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Thai protesters spark interest in the 1976 university massacre



BANGKOK (AP) – The anti-government protests that challenge the institutions of the traditional Thai ruling class are not only provoking an intense debate on the future of the country. They are pushing young people to delve into the darkest events of the not so distant past.

Academics and researchers say they see an increase in the number of people wanting to know about a 44-year-old student massacre that traditional Thai history books ignore.

At Thammasat University in Bangkok last week, students who were exploring connections to the troubled past took photographs for “then and now”

; comparisons with the bloodletting that took place on campus on October 6, 1976.

At another university in the capital, students hungry for information about the massacre sifted through books to write an article for their online newspaper. Like many young Thais, they knew practically nothing.

This year’s protesters are seeking new elections, a more democratic constitution and an end to intimidation of political activists. Their speeches have repeatedly highlighted the 1976 tragedy, sparking the interest of the current generation in what their ancestors went through.

“We connect to the October 6 event because it was when the state used force against those of different beliefs,” said third-year student Ruchapong Chamjirachaikul. “And we can see from the present that there are people and the student movement who question the power of established political institutions and the responses are also threats, use of force and legal intimidation against those with different beliefs.”

Thailand in October 1976 was in turmoil after a dictator ousted by a popular uprising three years earlier was allowed to return from exile to serve as a Buddhist monk. Deadly attacks on leftist activists had intensified and the government – unnerved by neighboring regimes in Vietnam, Cambodia and Laos falling under Communist rule – fought its own armed uprising in the countryside.

The police in that violent September had killed two workers of a state-owned enterprise who tried to stick posters against the dictatorship. Thammasat University students have mobilized – as they have often done since 1973 – to protest the killings and the return of the dictator.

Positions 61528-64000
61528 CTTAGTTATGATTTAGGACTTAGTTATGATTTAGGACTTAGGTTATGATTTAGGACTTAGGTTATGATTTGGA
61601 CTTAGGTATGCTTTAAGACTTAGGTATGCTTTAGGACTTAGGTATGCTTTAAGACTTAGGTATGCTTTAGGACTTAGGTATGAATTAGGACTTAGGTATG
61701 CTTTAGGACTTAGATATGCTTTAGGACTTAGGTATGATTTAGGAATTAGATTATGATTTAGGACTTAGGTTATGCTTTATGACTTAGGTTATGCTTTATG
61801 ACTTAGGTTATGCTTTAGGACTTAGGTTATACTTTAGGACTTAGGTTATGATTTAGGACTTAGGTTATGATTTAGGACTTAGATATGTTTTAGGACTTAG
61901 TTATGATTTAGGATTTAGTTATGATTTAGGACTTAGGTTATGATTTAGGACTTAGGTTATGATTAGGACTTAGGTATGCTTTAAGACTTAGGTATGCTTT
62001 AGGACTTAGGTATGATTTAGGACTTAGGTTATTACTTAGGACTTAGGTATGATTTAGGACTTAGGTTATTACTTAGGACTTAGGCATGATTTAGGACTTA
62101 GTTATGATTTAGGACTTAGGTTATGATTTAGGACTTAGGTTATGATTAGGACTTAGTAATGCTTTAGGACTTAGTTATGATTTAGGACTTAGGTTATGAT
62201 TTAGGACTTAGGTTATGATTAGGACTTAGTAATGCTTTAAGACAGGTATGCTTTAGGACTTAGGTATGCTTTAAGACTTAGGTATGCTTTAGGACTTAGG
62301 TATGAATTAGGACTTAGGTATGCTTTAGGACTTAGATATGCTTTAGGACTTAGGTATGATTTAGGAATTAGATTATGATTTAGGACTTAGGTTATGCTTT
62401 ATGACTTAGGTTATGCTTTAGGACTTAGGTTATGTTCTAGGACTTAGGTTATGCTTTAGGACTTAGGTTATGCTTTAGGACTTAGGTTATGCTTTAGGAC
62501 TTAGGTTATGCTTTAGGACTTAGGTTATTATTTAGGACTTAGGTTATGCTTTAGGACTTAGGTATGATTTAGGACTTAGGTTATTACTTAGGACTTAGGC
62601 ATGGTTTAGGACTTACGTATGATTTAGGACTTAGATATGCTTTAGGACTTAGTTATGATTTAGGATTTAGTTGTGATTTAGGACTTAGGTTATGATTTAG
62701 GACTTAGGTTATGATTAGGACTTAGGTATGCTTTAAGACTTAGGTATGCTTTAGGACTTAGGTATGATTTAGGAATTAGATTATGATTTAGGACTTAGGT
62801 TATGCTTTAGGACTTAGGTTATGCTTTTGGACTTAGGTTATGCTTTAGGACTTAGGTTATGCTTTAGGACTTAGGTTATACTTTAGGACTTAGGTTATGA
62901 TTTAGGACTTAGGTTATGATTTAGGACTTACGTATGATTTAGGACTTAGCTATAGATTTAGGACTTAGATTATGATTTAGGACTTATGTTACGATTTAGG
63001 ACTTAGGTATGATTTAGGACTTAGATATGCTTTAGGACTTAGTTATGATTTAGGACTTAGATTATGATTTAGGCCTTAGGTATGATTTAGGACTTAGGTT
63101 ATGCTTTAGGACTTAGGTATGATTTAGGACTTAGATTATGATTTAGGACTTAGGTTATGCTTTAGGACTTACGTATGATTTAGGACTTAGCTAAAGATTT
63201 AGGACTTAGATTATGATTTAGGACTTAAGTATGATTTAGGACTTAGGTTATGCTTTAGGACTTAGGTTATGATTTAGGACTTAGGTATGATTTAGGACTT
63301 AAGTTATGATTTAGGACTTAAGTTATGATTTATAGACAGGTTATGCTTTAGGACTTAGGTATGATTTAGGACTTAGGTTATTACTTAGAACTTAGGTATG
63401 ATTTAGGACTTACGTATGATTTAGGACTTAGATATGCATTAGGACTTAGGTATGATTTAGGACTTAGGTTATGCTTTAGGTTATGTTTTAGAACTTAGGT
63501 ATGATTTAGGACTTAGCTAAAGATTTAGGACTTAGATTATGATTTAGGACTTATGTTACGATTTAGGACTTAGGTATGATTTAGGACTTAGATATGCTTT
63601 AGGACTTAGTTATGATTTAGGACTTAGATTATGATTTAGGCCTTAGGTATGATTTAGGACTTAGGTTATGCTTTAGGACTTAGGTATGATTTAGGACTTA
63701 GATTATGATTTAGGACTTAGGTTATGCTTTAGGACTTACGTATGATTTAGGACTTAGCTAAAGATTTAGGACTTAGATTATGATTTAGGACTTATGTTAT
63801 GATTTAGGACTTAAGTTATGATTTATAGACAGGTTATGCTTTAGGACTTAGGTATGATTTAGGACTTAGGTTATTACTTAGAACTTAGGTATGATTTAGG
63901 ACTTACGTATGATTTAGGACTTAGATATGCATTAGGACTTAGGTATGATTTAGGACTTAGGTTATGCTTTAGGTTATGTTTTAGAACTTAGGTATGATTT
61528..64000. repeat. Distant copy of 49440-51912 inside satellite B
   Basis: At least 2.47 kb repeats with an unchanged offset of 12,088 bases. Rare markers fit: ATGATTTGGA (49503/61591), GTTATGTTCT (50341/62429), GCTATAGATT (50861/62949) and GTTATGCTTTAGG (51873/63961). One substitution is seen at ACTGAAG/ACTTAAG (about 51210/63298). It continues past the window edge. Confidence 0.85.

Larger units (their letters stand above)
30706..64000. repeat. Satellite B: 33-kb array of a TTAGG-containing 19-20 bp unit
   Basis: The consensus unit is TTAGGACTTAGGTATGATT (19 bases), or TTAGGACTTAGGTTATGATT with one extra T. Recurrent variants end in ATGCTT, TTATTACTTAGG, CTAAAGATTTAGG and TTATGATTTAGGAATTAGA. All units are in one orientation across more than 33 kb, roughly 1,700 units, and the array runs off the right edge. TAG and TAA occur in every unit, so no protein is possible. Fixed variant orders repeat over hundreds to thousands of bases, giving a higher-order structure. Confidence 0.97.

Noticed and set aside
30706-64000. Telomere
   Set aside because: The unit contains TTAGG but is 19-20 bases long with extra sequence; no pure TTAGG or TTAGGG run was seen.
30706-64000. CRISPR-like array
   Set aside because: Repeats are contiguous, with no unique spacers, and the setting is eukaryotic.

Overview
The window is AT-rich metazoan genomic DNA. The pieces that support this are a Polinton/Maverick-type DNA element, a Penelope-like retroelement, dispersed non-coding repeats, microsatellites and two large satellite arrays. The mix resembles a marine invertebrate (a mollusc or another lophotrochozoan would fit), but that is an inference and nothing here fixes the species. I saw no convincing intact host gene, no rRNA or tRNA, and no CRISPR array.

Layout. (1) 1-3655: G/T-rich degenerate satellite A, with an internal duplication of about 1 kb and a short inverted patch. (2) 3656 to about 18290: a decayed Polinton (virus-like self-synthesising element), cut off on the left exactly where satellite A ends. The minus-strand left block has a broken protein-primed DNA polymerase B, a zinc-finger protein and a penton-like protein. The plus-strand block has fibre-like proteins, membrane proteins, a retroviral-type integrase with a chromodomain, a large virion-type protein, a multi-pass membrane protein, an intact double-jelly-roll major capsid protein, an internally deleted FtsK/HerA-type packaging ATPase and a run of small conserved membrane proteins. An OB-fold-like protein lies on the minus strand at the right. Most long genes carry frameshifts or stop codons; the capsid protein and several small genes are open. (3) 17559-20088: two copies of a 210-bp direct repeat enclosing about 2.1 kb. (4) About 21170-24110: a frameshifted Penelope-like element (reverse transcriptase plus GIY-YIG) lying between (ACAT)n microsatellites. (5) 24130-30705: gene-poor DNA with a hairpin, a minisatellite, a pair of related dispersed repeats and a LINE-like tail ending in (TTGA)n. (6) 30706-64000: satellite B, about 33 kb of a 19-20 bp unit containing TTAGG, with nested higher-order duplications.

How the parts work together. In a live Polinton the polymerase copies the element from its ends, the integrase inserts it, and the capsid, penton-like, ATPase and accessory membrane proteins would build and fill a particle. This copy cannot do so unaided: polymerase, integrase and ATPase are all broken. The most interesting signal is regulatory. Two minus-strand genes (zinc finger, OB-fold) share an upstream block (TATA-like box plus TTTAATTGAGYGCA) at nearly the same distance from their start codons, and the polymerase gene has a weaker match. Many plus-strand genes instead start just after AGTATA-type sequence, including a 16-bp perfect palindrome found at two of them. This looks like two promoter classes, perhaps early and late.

A student theater group staged a skit about the killings of workers; Right-wing newspapers and an army-run radio station trumpeted that the skit was actually a barely disguised attack on the monarchy. Police and organized vigilante groups began gathering outside the university gates on the night of 5 October and launched a violent all-out assault the next morning.

Official reports say 40 students were killed, but the actual toll is believed to be much higher.

Photos and footage of unbelievable brutality – savage shots from heavy guns headed for campus, desecration of bodies dragged out – left indelible images. But over time, the massacre became a non-event in Thailand, never included in school textbooks and quickly faded from national consciousness.

This is because it raises uncomfortable questions about who was responsible, some academics say, and because it contradicts the official narrative about the unity and goodness of Thai society.

“To delve into what happened in 1976, many people fear it will involve the ruling elite and their associates,” said Puangthong Pawakapan, professor of political science at Bangkok’s Chulalongkorn University. “They don’t want people to know. They want people to forget about it.”

Instead, they seem to be finding out. An anniversary exhibit attracts a steady stream of curious visitors; while online, the interest is a flood. In August, as the contemporary protest movement gained momentum, a Facebook page dedicated to the massacre recorded 1.3 million visits. Visits to an online memorial site have increased 13 times.

“The younger generation is trying to understand what happened in the past,” said Patporn Phoothong, who curates the exhibition and the web pages. “They don’t just question the present, but look to the past, trying to understand what happened, what were the problems, the limits and the structural problems that still cause problems today”.

Then, as now, the most explosive issue is the monarchy.

Some of today’s protest leaders are calling for a significant reform of the royal institution, which is enshrined in law as a constitutional monarchy. For many conservative Thais, whose devotion to the throne is unconditional, this is an insidious idea.

Veteran politician Warong Dechgitvigrom in August launched the Thai Pakdee group – Loyal Thais – with the stated aim of protecting the monarchy from “nation haters”. He accused that raising the specter of 1976 is just a way to get young people to support the revolution and the establishment of a republic, a goal explicitly denied by the protesters.

“So these people have to dig the story of 40 years ago, which happened even before some of these young people were born, just to create hatred in our society,” he said.


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